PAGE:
My definition of “warble” is the same as “voice in a fan sound”, “fast tremolo”, “fast vibrato”, etc… not a smooth tone, but like an opera singer voice with the frequency speeded up 20 or 30 times faster. Does this make sense?

I don’t hear the warble/nuance anomaly sound all the time… just with some higher frequency sounds.



Could it be the feedback cancellation? I heard that warble and asked about it. Had too much feedback with domes so went to custom earmolds so that the feedback cancellation was able to be turned down.

Consider that a tone from a microwave or other device electronically looks much like “feedback”. I believe that it is caused by one of two features in the aid: the feedback controller or if you are using it perhaps sound recover. Most likely it will be the feed back controller thinking it has found feedback and it is changing levels and phase to stop the “feedback”.

Unfortunately, I don’t know that the aid can be adjusted to stop the warbling without affecting the ability to stop feedback.

I have Costco Phonak Brio hearing aids and noticed the warble on certain high frequencies, like whistling and musical notes. I requested as an experiment on the manual music mode to remove all whistle block and directionality and that eliminated the warble completely. Music now sounds great as does whistling. I have cones with holes, and yes if I hold my hand up to the hearing aid I get feedback, but I want my music to sound great, and now it does.

Thanks so much for all the replies. I appreciate it.

And, I did research the archives here regarding “warble” and “voice in the fan” effect. The responses almost always involve turning off or lowering the whistle block to some extent, along with adjusting certain frequency gain.

I requested as an experiment on the manual music mode to remove all whistle block and directionality and that eliminated the warble completely. Music now sounds great as does whistling.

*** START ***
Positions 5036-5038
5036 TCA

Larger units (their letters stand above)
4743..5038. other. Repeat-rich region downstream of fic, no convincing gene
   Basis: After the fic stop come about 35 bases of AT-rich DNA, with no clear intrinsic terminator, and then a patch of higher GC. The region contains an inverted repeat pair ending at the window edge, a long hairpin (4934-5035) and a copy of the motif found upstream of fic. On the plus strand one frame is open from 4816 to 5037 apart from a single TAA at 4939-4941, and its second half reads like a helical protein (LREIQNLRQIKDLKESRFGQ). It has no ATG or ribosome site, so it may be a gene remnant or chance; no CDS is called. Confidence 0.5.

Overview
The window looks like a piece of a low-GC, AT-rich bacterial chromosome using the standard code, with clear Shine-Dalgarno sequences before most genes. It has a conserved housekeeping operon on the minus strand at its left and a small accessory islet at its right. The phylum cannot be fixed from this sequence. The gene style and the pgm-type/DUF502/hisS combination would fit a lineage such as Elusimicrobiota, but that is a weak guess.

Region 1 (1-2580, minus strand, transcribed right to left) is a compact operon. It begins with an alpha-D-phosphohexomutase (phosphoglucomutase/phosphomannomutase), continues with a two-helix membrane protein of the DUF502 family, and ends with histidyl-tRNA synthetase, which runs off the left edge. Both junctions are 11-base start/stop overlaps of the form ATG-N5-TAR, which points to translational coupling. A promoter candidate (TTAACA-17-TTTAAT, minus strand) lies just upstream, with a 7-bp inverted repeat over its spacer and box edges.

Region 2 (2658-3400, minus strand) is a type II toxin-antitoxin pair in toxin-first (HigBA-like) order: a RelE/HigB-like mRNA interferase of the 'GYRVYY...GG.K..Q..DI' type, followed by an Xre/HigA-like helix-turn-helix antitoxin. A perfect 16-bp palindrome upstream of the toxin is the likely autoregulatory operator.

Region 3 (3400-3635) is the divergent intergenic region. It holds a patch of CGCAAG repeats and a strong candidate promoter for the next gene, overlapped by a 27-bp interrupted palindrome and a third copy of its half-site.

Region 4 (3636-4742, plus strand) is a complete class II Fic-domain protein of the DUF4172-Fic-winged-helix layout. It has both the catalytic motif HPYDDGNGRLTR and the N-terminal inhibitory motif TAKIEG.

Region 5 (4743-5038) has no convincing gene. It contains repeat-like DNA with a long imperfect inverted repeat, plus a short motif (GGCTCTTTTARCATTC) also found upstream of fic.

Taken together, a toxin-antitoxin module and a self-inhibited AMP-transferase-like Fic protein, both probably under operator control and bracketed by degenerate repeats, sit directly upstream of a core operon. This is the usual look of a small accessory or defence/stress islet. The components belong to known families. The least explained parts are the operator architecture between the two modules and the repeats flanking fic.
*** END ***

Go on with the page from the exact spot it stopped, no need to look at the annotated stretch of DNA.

Thanks for the comment, higlider, but what exactly do you mean when you say “directionality”? The 360* option?

Though there are many options/programs with the Phonak Audeo V90 310, my program is set up with 5 basic program options; the automatic or start-up mode (this is the program I used most often); the speech in loud noise (which I use less often); speech in 360* (which is what I think higlider was referring to); music mode (which I do use when I play my instruments, but am not quite satisfied with this program); and lastly, calm situation, which includes the white noise generator for tinnitus.

I was wondering if the whistle block is turned off in the automatic mode, does that mean it is turned off in all the other modes/programs?

With all due respect to the audiologist technician (and she had been extremely friendly and nice, as well as patient), I think the new Phonak Audeo V90s are so sophisticated, she is still in the early stages of the learning curve when it comes to programming them, particularly in my situation. My hearing loss was sudden and due to noise trauma more so than a slow loss over time, like most people with hearing loss. I guess I’m just an odd-ball. :slight_smile:

Thanks again!


As long as they run the whistleblock once then turn it off, the device retains the canal resonance parameters, but doesn’t try to jump all over any potential feedback signal.

Its a bit counterintuitive, but once you have done it, the aid will settle down.

As as for not knowing how to use Target, that’s inexcusable.

I think whistle block is on by default and program specific in most programs.

You mention sudden damage. If that is military related, the VA will provide aids at no charge.